Dangers of Plastic Bottles
Plastic bottles are hugely popular these days for their convenience and perceived purity, as portrayed by effective marketing strategies. But according to the Natural Resources Defense Council, consumers should not assume that bottled water is safe. Reusing plastic drink bottles is not recommended, as it increases the likelihood of impurities due to the introduction of bacteria and the potential leaching of plastic compounds into the water. Common Types of Plastic Drinking BottlesPolyethylene terephthalate or (PET plastics) are most commonly used for disposable plastic water bottles. High-density polyethylene, or HDPE (No. 2); low-density polyethylene, or LDPE (No. 4); and polypropylene (No. 5) are also used for drinking containers, though less frequently. PVC (No. 3) and styrene (No. 6) are sometimes used for food and beverage containers but are generally considered unsafe for this purpose. No. 7 plastics are a mix of different plastics and generally contain bisphenol A (BPA), which is under much scrutiny for its potential health risks. Bacteria ConcernsAll plastic bottles, when reused, are subjected to high levels of bacteria due to contact with hands and mouths, creating moist conditions that encourage bacteria growth. Water bottles can be washed with warm soapy water and allowed to dry before being reused. But the process of washing and agitation has been shown to damage the structure of the bottle, causing release of chemical compounds Leaching ConcernsPET and BPA plastics are the most common types of containers for water and other drinks. Both PET plastics and BPA plastics have been shown to leach over time. PET plastics tend to leach when exposed to realistic though extreme conditions, such as exposure to sunlight, heat and storage time It has been shown that exposure to BPA can interfere with reproductive development in animals. It has also been linked with cardiovascular disease and diabetes in...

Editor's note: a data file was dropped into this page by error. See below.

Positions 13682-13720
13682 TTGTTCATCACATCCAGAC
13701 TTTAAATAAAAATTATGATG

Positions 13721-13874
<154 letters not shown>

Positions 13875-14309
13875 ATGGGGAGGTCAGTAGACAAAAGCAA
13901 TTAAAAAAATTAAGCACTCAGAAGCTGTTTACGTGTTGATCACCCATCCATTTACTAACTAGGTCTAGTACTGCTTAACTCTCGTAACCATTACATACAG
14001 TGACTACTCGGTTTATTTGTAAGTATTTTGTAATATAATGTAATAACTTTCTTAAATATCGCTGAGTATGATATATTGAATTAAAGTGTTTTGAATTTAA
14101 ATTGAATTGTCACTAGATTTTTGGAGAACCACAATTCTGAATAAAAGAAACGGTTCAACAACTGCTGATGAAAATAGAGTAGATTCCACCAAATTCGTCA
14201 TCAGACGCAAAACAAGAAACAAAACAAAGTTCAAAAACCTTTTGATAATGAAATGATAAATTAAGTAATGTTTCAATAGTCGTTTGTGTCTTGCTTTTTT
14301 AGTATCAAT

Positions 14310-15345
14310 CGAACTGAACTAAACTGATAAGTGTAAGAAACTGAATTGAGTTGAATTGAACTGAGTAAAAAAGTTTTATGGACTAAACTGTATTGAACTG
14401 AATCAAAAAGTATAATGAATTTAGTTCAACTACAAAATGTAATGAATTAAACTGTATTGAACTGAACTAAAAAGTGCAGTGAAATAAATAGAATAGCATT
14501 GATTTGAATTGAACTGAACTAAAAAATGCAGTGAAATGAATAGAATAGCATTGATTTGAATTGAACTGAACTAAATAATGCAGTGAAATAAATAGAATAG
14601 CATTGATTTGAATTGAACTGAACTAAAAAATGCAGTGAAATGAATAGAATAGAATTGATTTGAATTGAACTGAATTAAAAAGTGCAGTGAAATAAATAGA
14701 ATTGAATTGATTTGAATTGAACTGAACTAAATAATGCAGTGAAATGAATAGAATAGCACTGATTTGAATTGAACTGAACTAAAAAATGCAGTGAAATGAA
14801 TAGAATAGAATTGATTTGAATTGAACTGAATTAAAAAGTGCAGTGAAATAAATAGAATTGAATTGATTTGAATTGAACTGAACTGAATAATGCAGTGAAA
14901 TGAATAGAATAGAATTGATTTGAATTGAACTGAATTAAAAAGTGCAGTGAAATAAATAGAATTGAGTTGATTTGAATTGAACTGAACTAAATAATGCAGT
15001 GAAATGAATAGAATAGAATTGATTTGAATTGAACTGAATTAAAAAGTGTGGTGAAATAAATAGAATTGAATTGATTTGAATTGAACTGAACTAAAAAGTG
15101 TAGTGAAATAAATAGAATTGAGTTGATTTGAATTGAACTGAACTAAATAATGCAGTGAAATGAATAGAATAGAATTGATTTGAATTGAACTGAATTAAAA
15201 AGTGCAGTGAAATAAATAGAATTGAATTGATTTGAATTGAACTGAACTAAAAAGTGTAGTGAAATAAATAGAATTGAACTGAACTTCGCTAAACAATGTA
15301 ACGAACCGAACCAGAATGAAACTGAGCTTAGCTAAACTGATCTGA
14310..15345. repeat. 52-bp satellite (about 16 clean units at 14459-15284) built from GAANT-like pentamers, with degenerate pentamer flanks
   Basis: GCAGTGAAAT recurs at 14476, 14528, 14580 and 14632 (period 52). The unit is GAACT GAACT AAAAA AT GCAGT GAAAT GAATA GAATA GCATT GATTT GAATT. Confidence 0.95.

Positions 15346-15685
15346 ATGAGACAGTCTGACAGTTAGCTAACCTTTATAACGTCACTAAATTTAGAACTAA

Please join StudyMode to read the full document